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#hole No, 2470.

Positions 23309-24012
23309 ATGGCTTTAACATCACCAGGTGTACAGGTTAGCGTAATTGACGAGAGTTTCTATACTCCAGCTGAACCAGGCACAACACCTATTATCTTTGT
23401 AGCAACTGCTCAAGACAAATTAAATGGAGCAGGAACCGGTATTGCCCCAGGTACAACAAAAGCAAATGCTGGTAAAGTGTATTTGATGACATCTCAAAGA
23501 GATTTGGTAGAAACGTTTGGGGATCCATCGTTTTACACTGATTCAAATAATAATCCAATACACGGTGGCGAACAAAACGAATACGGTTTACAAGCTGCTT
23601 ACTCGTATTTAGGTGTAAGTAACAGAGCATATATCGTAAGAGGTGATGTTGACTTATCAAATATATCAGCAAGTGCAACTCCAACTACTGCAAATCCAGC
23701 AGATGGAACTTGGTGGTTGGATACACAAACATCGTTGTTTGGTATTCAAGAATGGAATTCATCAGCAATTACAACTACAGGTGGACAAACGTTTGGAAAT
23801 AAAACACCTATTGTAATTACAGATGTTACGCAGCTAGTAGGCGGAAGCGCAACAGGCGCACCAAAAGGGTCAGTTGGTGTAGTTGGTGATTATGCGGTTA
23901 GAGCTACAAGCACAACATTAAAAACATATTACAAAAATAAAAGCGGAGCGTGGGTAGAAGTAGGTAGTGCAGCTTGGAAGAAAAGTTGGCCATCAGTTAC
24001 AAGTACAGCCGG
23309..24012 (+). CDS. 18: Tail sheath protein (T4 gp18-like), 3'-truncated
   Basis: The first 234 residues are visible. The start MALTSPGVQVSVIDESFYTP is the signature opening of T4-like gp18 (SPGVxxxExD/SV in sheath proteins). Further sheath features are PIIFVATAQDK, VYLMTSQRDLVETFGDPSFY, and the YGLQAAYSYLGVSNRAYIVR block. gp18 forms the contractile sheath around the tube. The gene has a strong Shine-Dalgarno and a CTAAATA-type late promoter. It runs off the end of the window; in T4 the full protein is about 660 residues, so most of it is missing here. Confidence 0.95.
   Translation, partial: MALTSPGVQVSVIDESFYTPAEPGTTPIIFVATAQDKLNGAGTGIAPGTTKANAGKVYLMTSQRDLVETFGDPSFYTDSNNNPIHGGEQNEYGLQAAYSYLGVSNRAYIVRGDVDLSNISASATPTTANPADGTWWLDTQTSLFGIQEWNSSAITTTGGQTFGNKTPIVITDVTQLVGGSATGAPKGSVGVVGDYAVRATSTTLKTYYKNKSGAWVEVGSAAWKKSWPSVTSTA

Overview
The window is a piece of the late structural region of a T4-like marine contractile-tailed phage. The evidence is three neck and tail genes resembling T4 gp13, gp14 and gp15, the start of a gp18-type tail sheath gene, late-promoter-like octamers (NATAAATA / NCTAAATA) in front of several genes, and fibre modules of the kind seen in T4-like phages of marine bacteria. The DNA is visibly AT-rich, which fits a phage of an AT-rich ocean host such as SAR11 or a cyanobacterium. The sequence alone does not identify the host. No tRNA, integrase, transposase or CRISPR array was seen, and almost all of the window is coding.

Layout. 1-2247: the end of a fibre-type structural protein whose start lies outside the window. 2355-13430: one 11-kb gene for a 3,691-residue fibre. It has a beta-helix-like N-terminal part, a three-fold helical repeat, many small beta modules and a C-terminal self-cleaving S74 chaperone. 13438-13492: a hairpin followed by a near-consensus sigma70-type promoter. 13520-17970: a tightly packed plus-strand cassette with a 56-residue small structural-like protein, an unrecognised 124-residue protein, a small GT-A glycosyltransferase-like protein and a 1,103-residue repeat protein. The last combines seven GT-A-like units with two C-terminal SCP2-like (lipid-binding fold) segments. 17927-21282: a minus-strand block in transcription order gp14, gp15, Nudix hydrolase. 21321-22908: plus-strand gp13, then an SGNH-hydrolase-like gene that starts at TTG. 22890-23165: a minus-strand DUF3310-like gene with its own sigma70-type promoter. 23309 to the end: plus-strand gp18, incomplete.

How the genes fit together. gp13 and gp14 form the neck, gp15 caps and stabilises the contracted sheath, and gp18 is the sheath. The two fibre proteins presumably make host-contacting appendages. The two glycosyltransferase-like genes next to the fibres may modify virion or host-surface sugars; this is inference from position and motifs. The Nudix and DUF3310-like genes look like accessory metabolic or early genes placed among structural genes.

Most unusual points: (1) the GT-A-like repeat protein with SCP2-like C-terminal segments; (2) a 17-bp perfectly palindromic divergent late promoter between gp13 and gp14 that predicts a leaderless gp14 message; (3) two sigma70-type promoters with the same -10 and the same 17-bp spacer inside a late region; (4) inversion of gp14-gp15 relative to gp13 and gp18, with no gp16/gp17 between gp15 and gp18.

TERMS or SUBSCRIPTION.* OSE DOLL.4II PER AWI .TI, IN ADVANCE. For six months, 75 cents. n'*All NEW subscriptions must be paid in • irance- lhe P a P er ' 5 continued, and net piiSiin the firs* month, $1,25 will be charg fj.if paid in three months, $1,50; if not !,id i- months, #1,75 ; and if not paid in £, r.onit.3. $2,00. \!i pipe -3 addressed to persons out of the ,y ,v* 11 • be discontinued at the expiration of •if tiaie pa id for, unless special request is made ,*:he contrary or payment guaranteed by some —sponsible person here. ADVERTISING. Ten lines of minion, or their equivalent, con tfitate a square. Three insertions sl, and 25 jots for each subsequent insertion. phe West Branch Insurance Co. OF LOCR HAVES. PA., INSURES Detached Buildings, Stores. Mer j ehsidise, Farm Property, and other Build er., ami their contents, at moderate rates. DIRECTORS. Hm. fohn J. Pcarce, lion. G. C. Ilarvey, Jybn 0. Hall, T. T. Abrams, aries A. Mayer, D. K. Jackman, CSa.nes Crist, W. White, eter Dickinson, Thos. Kitchen. Hon. G C. HARVEY, Pres. T. T. ABRAMS, Vice Pres. Tkos. Kitchen, .-ec'y. REVERENCES. s.o'jcl H. Lloyd, Thos. Bowman, D. 1). •" \ tVinegardner, Wm. Vanderbelt. A. Mackey, Wm. Fearon. ; White, Dr. J. S. Crawford, jj-aes Qniggle, A. Updegrafi', j,hn W. Maynard, James Armstrong, •ion. Simon Cameron, Hon. Wm. Bigler. ilJ"Agent for Miillin county, G. IK. STEIV- ; •Rf, Esq. ap23 j Isdemnity from Less and Damage by Pi re, Perilt of .Uarine a ltd Inland Tranep.irtatt.in. CONTINENTAL INSURANCE COMPANY. >■>rporated by the Legislature of Pmnsylra uia, icith a Perpetual Charter. Authorized Capital, $1,000,000. rffiee No. CI Walnut St. aboie Second, Phila. fire Insurance on Buildings, Furniture, Mer :;iidie, &c., generally. Marine Insurance B Cargoes and Freights to all parts of the end. Inland Insurance on Goods, &c., by L'ifs, Rivers, Canals, and Land Carriages, to i part 3 of the Union, on the most favorable RSH, consistent with security. DIRECTOR*. itsrgc \V. Colladay, William Itowers, ;;\3 >l. Coleman, Joseph Oat, Lrin V. Machette, Howard Hinchman. GEORGE W. COLLADAV, President. Giles Wilsom, Secretary. H3*Agent for Milflin countv, Win. P. EL tIOTT, Esq. * febltl-ly IMi EMM TV AGAINST LOSS BY FIRE. Franklin Fire Insurance Compa ny of Philadelphia. ,'scc 435 and 437 Chcstr ui street, near Fifth. OF AF'.VI S. January 1, 1-56, jnuMisbed agreeably to an act of Assembly, !Ui? — Mortgage*, amply secured, $1,596,625 19 ted Estate, (present value SIOO,- 01.) cost, 74,260 93 ;-npurary Loans, on ample Col literal Securities, 101,066 17 - cits. t,pres'L val. $76 964 22) cost 71,547 97 • is arid Bi'W Receivable, 4.307 K> kS, 40,855 48 £1,888,904 74 I i >l7l or Limited Insurance?, made on every s--ription cf property, in Town and Country, •■tei as low as are consistent with security, -•nee their incorporation, a period of twenty . it vesrs, they have paid over Four .Millions L' liars' looses by tire, thereby affording ev eof the advantages of Insurance, as well > the ability and di-position to meet with roinptr.ess ai! liabilities. Losses by Fire. ses paid during the year 1637, $203,789 4 DIRECTORS. A* Eancker, ' Mordecai D. Lewis, r 'ne: iVagner, I David S. Drown, amu-d Grant. 1 Isaac Lea, <wb R. js-nitn, I Edward C. Dale, *'j- W. Riehards, , George Fales. CHARLES N. BAXCKER, President. "M. A. STEEL, Sec'y pro tcm. XpAgent for Mifflin county, H. J. WAL aB, Esq., Lewistown. feb2s H-!7f '©2,00231?,' WISION AND FISH STORE. HE s-ibsTii —,r has opened a Grocery, Pro i. n*. m and Fish Store opposite Major Eisen &' rlotei, where he has just received a fine wwtment of fresh Tamils gjrorerfrs, MBg which may be found fine Coffee, Sugar, £, Molasses, Syrups, Cheese, Crackers, si, Ham, Shoulder, Fine Asbton and Dairy Tobacco, Segars, Soap, &c. Aho, Brooms, Tubs, Buckets, Baskets, and a atsortment of Willow-ware, which he f for cash very cheap. • will pay Cash for Butter, Lard, Potatoes, *M, dtc. ! ')See prices, and judge for yourselves. !t P3 JAMES IRWIN. CHEAP GOODS AGAIN! 3E undersigned having purchased the Mtock of goods of Samuel Comfort, con- J*g of all kinds of DRY GOODS, suitable tidies, Gentlemen and Children, Grocer .. Readymade Clothing, &c., " -d selling off the entire stock AT COST! " s, out the establishment. Persons wish v ' CHEAP will do well to give us a r,L . oun t dealers wanting gnnds to keep aeeortmenl will do wet: *J examine V p Bwe sell at Philadelphia prices. * •* received in exchange for goods. G. W. SOULT, ; . 11. H. COMFORT. June 10, 1858. lights best Window Sash, from 8x ■ 5 L E*lB, FR TA!E VERY LOW PRANCISCVS imnsy™l AUTO tpws&nssisais) m: ®a®asm imiEasr®aiE 9 adrannranro, UEBIHUIH <B®®S®W 9 w& a fill maaiiiaiii.. ROSATIE, THE PRAIRIE FLOWER. On the distant prairie, where the heather wild In Its quiet beauty lived and smll'd. B:anus a little cottage, and a creeping vine Loves around its porch to twine. In that peaceful dwelling was a lovely child, With her blue eyes beaming, soft and mild. And the wavy ringlets of her flaxen hair, floating In the summer air. CHORUS —Fair as a lily, joyous and free. Light of that prairie home was she; Every one who knew her felt the gentle power Of Rosalie, the prairie flower. On the distant prairie, wheD the days were long. Tripping like a fairy, sweet her song, With the sunny blossoms and the birds at play, Beautiful and bright as they. When the twilight shadows gathered in the west. And the voice of nature sunk to rest, Like a cherub kneeling seemed the lovely child. With her gentle eyes so mild. But the summer faded and a chilly blast O'er that happy cottage swept at last, When Die autumn song-birds woke the dewy morn. Utile prairie Cower was gone; For the angels whispered softly In tier ear, "Child, thy Father calls thee, stay not here," And they gently bore her, robed in spotless white. To their blissful home of light. SWITZKR'S SOAG OF HOME. Why, ohl why my heart this sadness? Why 'mid scenes like these decline? V here all, tho" strange, is Joy and gladness, Say what wish can yet be thine? Oh! say v, hat wish can yet be thine? Ad that's dear to me is wanting. Lone and cheerless hero I roam ; The strangers Joys how e'er enchanting. To me can never be like home. To me cau never he like home. Give me those! I ask no other— Those that bless the humble dome. Where dwell my father and my mother. Give, oh.' give me back my home— My own, my own dear native home. Ilaii&iußßttwa* [From the Huntingdon American.] DAVID LEWIS. Having seen many and contradictory ac counts of this no loss formidable than no torious highwayman, of Centre county, and having heard the true story of the leading incidents of his life, from one of the men who figured largely in the pursuit and cap ture of him and his confederates, I have concluded to give the public an authentic history ox his capture and a brief state ment of- some of his adven'.ures previous to the deed which cuusc-d his capture, and subsequently his death. It was near the middle of July, 1320, that Lewis, Connelly and McGuire might have been seen wending their way towards the house of two old maiden ladies, named Couden, who resided near Harrisburg, with the intention of robbing them of some 8500 in specie, which they had received information was in their possession. But - .n this case, as well as in main' other in stances, the old adage was verified, that " man proposes and God disposes,"' for on the day previous they had placed it in the ITarrisburg Bank. Failing in obtaining the main object of their enterprize, they "vamosed," carrying off a rifle and shot gun, which was afterwards recovered by a brother of the ladies. They fled from Harrisburg by the way of Coxestown, where they stopped for the night at Byer's or B yard's Inn, where McGuire brought into action his lock-picking utensils, and opened the bar drawer, and decamped with the specie it contained. About this time Hammond & Page, mer chants of Bellefonte, were receiving their ; stock of goods, and as wagoning was com mon in those days, in fact the only mode of conveyance, they had engaged three teams to haul them; one in particular, be ing loaded with the costliest goods, in crossing one of the Seven Mountains, broke down, and it being late, they drove on to John Carr's Inn with the remaining wagons. Here was a rare opportunity for Lewis and his lawless hand, which they were not slow to avail themselves of. It is supposed by some, though I will not vouch for it, that they cut the spokes of the wagon, which caused it to break down. They overhauled the goods and took such as suited them, and then started for Belle fonte with the intention of robbing Potter's store, in which they might have succeeded had not John Carr noticed them attempt ing to unhinge the shutters, when he gave the alarm, and they fled. They were im mediately followed by the few that could be gathered. Paul Lebo, a very active man, outstripped the rest so far that Lewis and Connelly, who had secreted themselves in the fence to let their pursuers pass, thought it would not endanger them to jiscover themselves to him, and frighten him back, which they did; in fact their persuasion was near ending his career, for Connelly had him nearly choked to death THURSDAY, AUBUST 12, 1858. and only at the earnest request of Lewis, was he snatched from the jaws of death. The next place that they were heard of, ; was on the Muncy Mountain, near a Col. McKibbin's, diverting themselves 011 Sun day by shooting mark. Word have been sent to Bellefontc, search was immediately commenced. Wra. Alexander, ex-Sheriff, started down Nittany Valley to collect men to go by the way of Big Island, and J. MeGec headed another party, consisting of John Hammond, Wm. Armor, Paul Lebo, Peter Dysell and Joseph Butler, all of Bellefonte, to go by the way of Karthaus to meet the other party at Lewis' mother's, on Bennct's Branch of the Sinnemahon ning. They proceeded as lar as Karthaus that night, deviating from a direct route ! to obtain a guide, who was no less a per j son age than " Andy Walker," as he was familiarly termed, the great hunter of Bald Eagle. Wm. Hannah also joined them at this place, and when starting the following morning, their company was in creased to eleven by the accession of John Koons, Samuel Karnell and Peter Bodey. On the night they were at Karthaus, McGuire was captured at the Big Island, which led the rest to divide the spoils and separate. On the 20th of the month by some mishap, McGee's party lost their way, and as a matter of course, bad to encamp or rather roost, for the night, but on the morning of the 30th they struck Trout llun, which empties into Bennett's Branch. V alker and Karnell started ahead of the rest, to see if Lewis had made his appearance at his mother's, and finding that he had not, they joined the rest of the party that night and crossed over the Drift Wood branch, opposite Shepherd's, and upon inquiry found that two men, an- 1 swering the description of Lewis and Con- ; nelly, had breakfast there. The party, ; accompanied by Shepherd, proceeded up the Drift Wood B ranch about eight miles, and not being satisfied that these were the | men, the majority were in favor of going ' still further down and making inquiry of ! whoever they should meet. Five miles ! below this place, they seen a man, named Brooks, engaged in gigging, who told them j that Lewis and another man had passed that way, when they immediately went up Drift \\ ood Branch, with Brooks in com- j pany, till they came within hearing of the '■ robbers, who where shooting mark. — j Brooks took them to an eminence that j overlooked and commanded a view of their : proceedings. McGcc and his followers find- ' jug it useless to remain secreted, demand ed the rascals to surrender and told them ' they should not be harmed Their repiy j was, " hoot and he d—d, wc will return your fire." Lewis was shot in two places and fell the first fire. Connelly, more for tunate, escaped harm until lie was on the brink of the river, when lie was struck by a ball, which cut. the rim of his abdomen, causing his entrails to protrude. The prisoners were conveyed to the Big Island, seven miles distant, the nearest point that a physician could be obtained. They arrived there 011 Sunday, 2d August, 1820. Connelly died that night. Squire Petriken called an inquest, and alter ex amining witnesses, the parties engaged in the capture were honorably acquitted.— Connelly was interred near the Presbyteri an Cemetery. Lewis was conveyed to Bellefonte, where after lingering for a few days, refusing to have his arm amputa ted, he died 011 the 18th of August and was buried in the Baptist Cemetery at Miles burg. S. An Unfortunate Case of Suicide in New York. —A young married woman, aged twenty years, named Mary A. Ohalan, com mitted suicide on Monday night, at tene ment house, No. 143 Thompson street. She married an Italian named Charles Chalan, a short time ago. lie was a carpenter by trade, but could get no work, and was suf fering. On Monday be looked all day for employment, in vain, and on returning at night to his apartments in the sixth story of the above house he was informed by his wife that there was nothing to eat. He replied by saying, " Mary, I will go to sea, and you return to your parents until better times." As Chalan put his hand oa the door to go out,, his wife sprang out of a window, and breaking her back on a shut ter in the descent, tell dead on the pave ment. Every parent ought to know where sons and daughters spend their evenings. FROM UTAH. i [trorn the N. Y. Times' Correspondent.] GREAT SALT LAKE CITY, U. T., 7 Saturday, July 3, 1858. ' j Brigham Young. In a one-story adobe building, opposite his family block, Brigham Young has his olfice. He is a man of business, having large possessions, numerous mills and extern sive herds of horses and cattle, and em ploys several clerks to keep his hooks, &c. An hour spent in this office, satisfied us that Brigham fully understands the value of the axiom that "Order is Heaven's first law." Brigham came here a poor man, and his adherents assure us that he receives not a cent from the Church as President, or in any other way. let he has become immensely wealthy. If the premises stated are true, he must have discovered how to make bricks without straw"—for his rich es cannot he the product of the labor of his own hands, nor the result of specula tion, nor the rise of real estate in this Val ley, where no man holds title to a foot of landed property. My first view of Brigham was obtained at public service on Sabbath morning. Service was held in a " Bowery," as it is called, on a public square in the centre of Provo City. 1 his Bowery 13 constructed of posts driven in the ground, supporting a frame work some fifteen feet overhead, upon which are laid willow brush cut on the neighboring creeks. The bower thus constructed was capable perhaps of seating two thousand persons. At one end was erected a rude platform or staging for the presidency, the preachers and elders. As the hour of meeting approached, the streets thronged with the people of all ages and conditions flocking to the bower, each with a chair of some sort in hand, as few bench es had been provided under the shelter. The City Marshal superintended the seat ing of the crowd, manifesting quite as much energy in closing up all gaps and making the most of the room as would the most indefatigable usher at the Academy of Music oti Lagrange's benefit night—for room was "an object" All around the edge of the bower, within hearing distance of the stand, wagons were drawn up, their ! occupants maintaining their seats in the ve hicles while awaiting the words of inspira tion from their Prophet's lips. A Mormon Audience. A glance at the audience shows us that three-fourths of it is composed of women, all dressed with exceeding plainness, not to say coarseness, but many of them excecd ingly pretty or interesting in personal ap pearance, notwithstanding these disadvan tage. 1 was -truck with the fact that all seemed to have brought their children with them. There were few among them with out nursing infants upou their knees. The exceeding youth of some of these mothers could not escape attention. One at least, who sat near me, could scarcely have been tifteen years older than her babe, if even that. I sought the story of the tell-tale counteanecs of this vast female assemblage. Generally, it was that of the " miserably happy" —the only phrase I know of to ex press the desired idea. Some few of the oldest among theiu seemed happy and eon tented. The day of earthly joys and pleas ures having passed away for them, they seemed to enter really into the rcligous fa naticism and superstition of the Mormon system. Among the younger "sisters," however, the prevailing expression of coun tenance betrayed a listlessness and reckless ness, resulting from the absence of any fu ture of hope or happiness on earth. This, I know, was also the opinion of other Gen tile observers on the occasion rcfercd to — an opinion strengthened hour by hour du ring my brief sojourn at Provo. The Mormons Returning. The people are returning rapidly to their homes. Brigham himself, informed me, on Wednesday last, that the people of Grants ville, in Lovillo Valley, had just received permission to return, and introduced me to Bishop Wm. G. Young, their leader, who was about to start with his flock. The prophet himself, who was about to start with seventeen of his families, arrived on Thursday night, and the road between here and Provo is lined with the returning refugees. Ou Monday next, the order is to be issued at Provo for the return of all the families, and it will be obeyed with cheerfulness and alacrity. The Army to he-permanently located in Utah. The army will not move from here for several days. The Anniversary of Arner- icn Independence will be celebrated by the firing of a national salute anil by other ap propriate ceremonies. Den. Johnston has returned from his visit to various valleys, with a view of se lecting a location for winter quarters, lie considers the country over which he has passed to be essentially a desert. He has seen no point which he considers well adap ted to the use of a permanent post. The army will move in two or three days, however, to Cedar \ alley, about for ty-five miles from Salt Lake City, ten or twelve from Lehi, and fifteen or twenty from Provo, where barracks and store hous es will be immediately erected. The loca tion is a favorable one from which to com mand the chief settlements with prompt ness and efficiency. Grass is very scarce, however, for large herds, and it is decided to send hack to Port Leavenworth all the animals not abso lutely necessary to be retained in camp. Signs.—When will signs and wonders cease ? Not a day passes hut what we sec good and had signs, as the following will show : It is a good sign to see a man enter your sanctum with a friendly greeting and say: •Here's a dollar for my paper.' It is a had sign to hear a man say he's too poor to take a paper —ten to one he carries a jug of 'red eye' that cost him a half a dollar. It is a good sign to see a man doing an act of charity to his fellows. It is a had sign to hear him boasting of it. It is a good sign to see the color of health in a man's face. It is a bad sign to see it all concentrated in his nose. It is a good sign to see an honest man wearing his old clothes.® It is not a good sign to see them filling the hole in his windows. It is a good sign to see a man wiping the perspiration from his face. It is a had sign to see him wiping his chops as he conies out of a cellar. It is a good sign to see a woman dressed with taste and neatness. It's a bad sign to see her husband sued for her finery. It is a good sign to see a man advertise in a paper. It is a had sign to s4t the sheriff adver tise for him. It is a good sign to sec a man sending his children to school. It is a had sign to see them educated at evening schools, on the public squares, Ac., et cetera, and so forth. M(tn Over the jails. —'fhe St. Anthony (Minnesota) News of the 17th duly says : " Yesterday morning at about 10 o'clock, the citizens in the vicinity of the falls were startled by the cry of ' Mau over the falls!' and in a few moments hundreds rushed to the rescue, bnt all their efforts to save him were unavailing. He was seen by a comrade for a moment or two after be went over, after which be disap peared, and as yet bis body lias not been found. The accident occurred as follows : lie was standing on some planks which project over the platform of the mill di rectly above the Falls, turning a log with a 1 cant hook,' when the hook slipped, and he fell backwards down the precipice. He rose to the surface of tho water, and attempted to swim to a ledge of rocks with in a few feet of him, but was swept down by the strong current. He who has thus been sent into eternity without a moment's warning is a young man form Palermo, Maine, by the name of George W. Wood." Death of a Child from Fatigue and Starvation- —The following is an extract from a private letter, dated Mount Morris, July 20 : " There was a little boy of Mr. Cassidy's lost three weeks ago last Saturday. The canal and race were thoroughly searched, and all about the villiage, and it was thought some of the circus men had taken him; but this morning the little fellow was found on the Horse Shoe Flats, up the river, about three miles from home, llis brother who had charge of him, lost sight of him, and I suppose he was tired, and starting for home got lost. He must have died from hun ger, fatigue and exposure. He was out in all that terrible rain three weeks ago Sab bath. It rained here nearly all day." Street Walking at night—A school for evil. New Series—Vol. 111, No. 38. THE GAZETTE. DEMOCRATIC PROTECTION. The comments which have been made on the British Water Pipes for carrying water to Washington City, have brought out a reply from Chief Engineer Meigs, who has a salary of S4OOO or SSOOO a year, in which appears the following paragraph : "While the officers ol'the Government have no right to ray out more of the money in trusted to thorn, in order to ecpjre American iron, the manufacturers who complaiD have a perfect right to abate their prices, so as to. keep the work in this country, and they would show more patriotism thus, than by complain ing of the contractor who follows his interest, or of the engineer who has done his duty." In reply to which the Easton Daily Times says:—The English of all this is to this effect: that whilst the officers of the Gov ernment are allowed to expend millions of money in contracts for supplies for the Ar my employed against Ctali, from which the friends of the Administration could realize large profits, (ov stealings,) the Government cannot accept a contract for an article of American manufacture, which would give employment to cur depressed laborers and mechanics, unless the American article could he furnished at a price equally as low as the foreign article, produced by labor that is employed at the standard of value which Mr. Buchanan advocates as the prop er standard for this country —" ten cents per day." " The manufacturers," we are told by Mr. Meigs, " have a perfect right to abate their prices, so as to keep the xrork in this country." That is, the American manu facturer, in order to secure employment for the industrial classes of this country, must reduce the price of his article of produce; and as he can do this only by reducing the wages of the producers, he must exit doxen the laborer and mechanic to the rate of compensation paid to the same classes in Europe, to wit:— TEN CENTS PER DAY. The Government cannot give you any pro tection against the competition of labor that is down to the starvation point; and if you cannot afford to work for the prices that are paid to English colliers, and English furnace hands, and English moulders, &c. } <ie., you must not hope for employment. The Government has millions to bestow upon favorites, in fraudulent contracts, but not one cent per pound l'or American pro ducers of iron pipe. They must fall in price, or the Government will go abroad for its supplies. American mechanics, how do you like the protection and encourage ment our Government is disposed to extend to you? With your collieries lying com paratively idle; your furnaces blown out, — in short, the whole industrial population of the country lying fiat on its back, —how do you like to be told that unless you can af ford to come down in your prices, the work upon which you depend for subsistence will be taken from you and given to the laborers of Europe ? You would strike against a reduction proposed by your employer; will you submit to a reduction by Government, or will you strike against the Government that dares to propose it—strike for protec tion against the pauper labor of Europe ? "It is good ib be a Democrat!" The New York Times furnishes the fol lowing catechism, which shows how good a thing it is to be a Democrat; Cornelius Wendell & Co. are the owners and publishers of the Washington Union, the organ of the President, and Wendell contributed most liberally to the election eering fund for Mr. Buchanan's election in 1856. Here is the catechism. Who was elected Printer to the Senate of the Thirty-fifth Congress ? Wm. L. Harris. Who executes the printing of the Sen ate. C. Wendell & Co. Who obtained the contract for binding all of the documents for the House ot Rep resentatives of the Thirty-fiflh Congress ? C. Wendell & Co. Who obtained the contract for binding the Congressional Globe for the House of Representatives of the Thirty-fifth Con gress? C. Wendell & Co. What law wag passed at the fixat Session of the Thirty-fifth Congress relative to the binding for the Executive Department T That the binding should be awarded to practical and competent bindera. Who obtained the oontracte for the Ex ecutive Department binding from the-fifee- 0